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When patients present to the emergency department with unexplained anaphylaxis, the questions might be about both what bit them and what they bit.
That’s according to researchers at the National Institute of Allergy and Infectious Diseases (NIAID), who found that mysterious acute allergic reactions in some patients were caused by a relatively rare allergy to a molecule found naturally in red meat. The allergy is linked to a history of a specific type of tick bite and often is difficult for emergency physicians and other healthcare professionals to identify.
An article published in the journal Allergy notes that IgE antibodies (Ab) specific to galactose-α-1,3-galactose (alpha-gal) are responsible for a delayed form of anaphylaxis that occurs three to six hours after red meat ingestion. A study of 70 participants referred with a diagnosis of idiopathic anaphylaxis (IA), of whom six (9%) were found to have IgE to alpha-gal, added more information about those reactions.
The study found that adopting a diet free of red meat apparently prevented future anaphylaxis in those patients over the next 18 months to three years of monitoring.
The report also notes that two of the patients had indolent systemic mastocytosis (ISM), which caused severe clinical reactions but lower specific IgE to alpha-gal and higher serum tryptase levels, reflective of the mast cell burden.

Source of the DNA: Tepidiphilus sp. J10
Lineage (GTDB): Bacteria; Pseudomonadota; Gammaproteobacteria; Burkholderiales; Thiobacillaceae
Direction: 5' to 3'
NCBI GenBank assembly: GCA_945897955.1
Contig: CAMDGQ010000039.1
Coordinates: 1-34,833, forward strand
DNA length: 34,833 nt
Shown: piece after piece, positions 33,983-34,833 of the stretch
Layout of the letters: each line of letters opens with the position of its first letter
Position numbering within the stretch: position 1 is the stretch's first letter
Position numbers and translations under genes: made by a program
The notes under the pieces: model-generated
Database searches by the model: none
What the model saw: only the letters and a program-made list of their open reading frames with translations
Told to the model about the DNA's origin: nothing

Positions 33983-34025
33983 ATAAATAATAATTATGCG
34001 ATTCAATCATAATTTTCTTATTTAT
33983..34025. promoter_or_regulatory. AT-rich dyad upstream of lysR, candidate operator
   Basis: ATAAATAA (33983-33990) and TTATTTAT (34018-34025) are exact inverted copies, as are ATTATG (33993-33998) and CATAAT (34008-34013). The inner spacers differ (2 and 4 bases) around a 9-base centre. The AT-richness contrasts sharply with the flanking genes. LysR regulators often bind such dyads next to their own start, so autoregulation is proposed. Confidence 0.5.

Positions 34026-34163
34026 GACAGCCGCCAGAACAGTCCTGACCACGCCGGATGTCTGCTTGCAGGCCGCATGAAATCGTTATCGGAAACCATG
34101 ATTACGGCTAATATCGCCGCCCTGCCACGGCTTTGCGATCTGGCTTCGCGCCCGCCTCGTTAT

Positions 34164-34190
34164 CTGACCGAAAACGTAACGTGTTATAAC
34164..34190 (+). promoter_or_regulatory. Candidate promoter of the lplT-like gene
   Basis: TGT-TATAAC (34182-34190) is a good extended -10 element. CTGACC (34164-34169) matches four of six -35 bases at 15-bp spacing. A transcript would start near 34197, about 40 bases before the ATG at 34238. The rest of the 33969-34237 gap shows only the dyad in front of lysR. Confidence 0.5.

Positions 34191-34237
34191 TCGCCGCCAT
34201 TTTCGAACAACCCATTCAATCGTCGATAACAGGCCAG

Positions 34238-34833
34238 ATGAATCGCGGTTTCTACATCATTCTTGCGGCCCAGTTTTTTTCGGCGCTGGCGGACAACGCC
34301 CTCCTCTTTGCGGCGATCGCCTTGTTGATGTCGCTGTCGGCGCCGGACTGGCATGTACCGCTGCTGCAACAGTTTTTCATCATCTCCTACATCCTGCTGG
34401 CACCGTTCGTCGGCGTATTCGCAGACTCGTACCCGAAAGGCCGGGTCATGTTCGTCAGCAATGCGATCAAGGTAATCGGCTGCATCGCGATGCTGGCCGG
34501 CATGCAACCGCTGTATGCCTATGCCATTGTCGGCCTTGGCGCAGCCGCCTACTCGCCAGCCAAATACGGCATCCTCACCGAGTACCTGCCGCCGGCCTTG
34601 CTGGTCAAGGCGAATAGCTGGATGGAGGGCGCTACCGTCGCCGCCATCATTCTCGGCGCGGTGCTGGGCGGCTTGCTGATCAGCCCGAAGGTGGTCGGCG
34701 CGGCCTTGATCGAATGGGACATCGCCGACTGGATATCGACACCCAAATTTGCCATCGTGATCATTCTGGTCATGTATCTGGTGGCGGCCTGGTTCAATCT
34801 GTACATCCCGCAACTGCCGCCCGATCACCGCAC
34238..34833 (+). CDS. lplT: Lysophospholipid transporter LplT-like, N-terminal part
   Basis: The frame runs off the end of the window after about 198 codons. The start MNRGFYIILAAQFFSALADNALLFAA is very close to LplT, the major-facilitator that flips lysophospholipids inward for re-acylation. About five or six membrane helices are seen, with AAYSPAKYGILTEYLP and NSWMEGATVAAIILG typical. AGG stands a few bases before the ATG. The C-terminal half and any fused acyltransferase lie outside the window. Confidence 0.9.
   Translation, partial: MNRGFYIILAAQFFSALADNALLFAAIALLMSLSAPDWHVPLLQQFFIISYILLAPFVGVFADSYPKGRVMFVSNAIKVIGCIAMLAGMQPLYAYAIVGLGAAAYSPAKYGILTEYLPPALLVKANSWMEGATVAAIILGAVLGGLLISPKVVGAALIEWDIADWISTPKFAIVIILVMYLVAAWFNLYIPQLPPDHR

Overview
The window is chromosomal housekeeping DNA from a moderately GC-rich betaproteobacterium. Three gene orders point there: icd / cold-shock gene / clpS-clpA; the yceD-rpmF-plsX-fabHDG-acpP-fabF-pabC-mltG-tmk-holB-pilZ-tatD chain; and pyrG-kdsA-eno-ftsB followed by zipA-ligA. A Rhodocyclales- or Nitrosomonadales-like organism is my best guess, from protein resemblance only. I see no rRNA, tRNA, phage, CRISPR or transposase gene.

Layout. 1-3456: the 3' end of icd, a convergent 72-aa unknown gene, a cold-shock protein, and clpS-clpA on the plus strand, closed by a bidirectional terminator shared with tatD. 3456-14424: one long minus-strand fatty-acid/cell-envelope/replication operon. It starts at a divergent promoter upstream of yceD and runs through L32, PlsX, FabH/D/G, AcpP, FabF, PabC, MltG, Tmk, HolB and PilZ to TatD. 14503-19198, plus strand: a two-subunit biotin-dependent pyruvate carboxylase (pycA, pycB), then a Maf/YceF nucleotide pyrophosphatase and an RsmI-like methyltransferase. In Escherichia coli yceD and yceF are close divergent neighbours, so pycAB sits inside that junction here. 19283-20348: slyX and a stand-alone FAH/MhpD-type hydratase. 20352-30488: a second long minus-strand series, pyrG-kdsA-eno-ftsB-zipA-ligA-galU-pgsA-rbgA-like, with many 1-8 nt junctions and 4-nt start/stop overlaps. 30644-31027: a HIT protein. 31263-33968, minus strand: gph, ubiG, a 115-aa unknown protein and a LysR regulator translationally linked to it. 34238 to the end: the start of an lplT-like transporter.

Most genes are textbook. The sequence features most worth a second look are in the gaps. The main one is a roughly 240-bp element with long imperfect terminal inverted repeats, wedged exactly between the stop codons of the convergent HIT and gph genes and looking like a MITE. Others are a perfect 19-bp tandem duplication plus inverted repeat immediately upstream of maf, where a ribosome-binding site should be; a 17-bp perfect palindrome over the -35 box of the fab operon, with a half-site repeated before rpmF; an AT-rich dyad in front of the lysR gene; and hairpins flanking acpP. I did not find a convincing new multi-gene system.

“The identification of alpha-gal syndrome in patients with IA supports the need for routine screening for this sensitivity as a cause of anaphylaxis, where reactions to alpha-gal are delayed and thus may be overlooked,” study authors recommend.
So-called alpha-gal syndrome appears to be more common in the Southeast United States and certain areas of New York, New Jersey, and New England, study authors note, adding that the connection appears to be a history of bites from juvenile Ambylomma americanum, or Lone Star ticks.
Emergency physicians can mistakenly diagnose these patients as having unexplained anaphylaxis because alpha-gal allergy presents differently from more common food allergies. In addition, routine allergy tests do not typically scan for antibodies to alpha-gal.
Another issue is that most reactions to common food allergens occur about five to 30 minutes after exposure; allergic reactions to alpha-gal can occur as much as three to six hours after red meat consumption. In some cases, the article notes, episodes might begin overnight when a patient is sleeping – an especially uncommon presentation for anaphylaxis.
“This unusually long time gap between a meal and an allergic reaction is probably a big reason that alpha-gal allergies are often initially misdiagnosed,” explained Dean Metcalfe, MD, chief of the Mast Cell Biology Section in the Laboratory of Allergic Diseases in NIAID's Division of Intramural Research. “If you start to have trouble breathing in the middle of the night, you probably are not going to blame the hamburger you had for dinner.”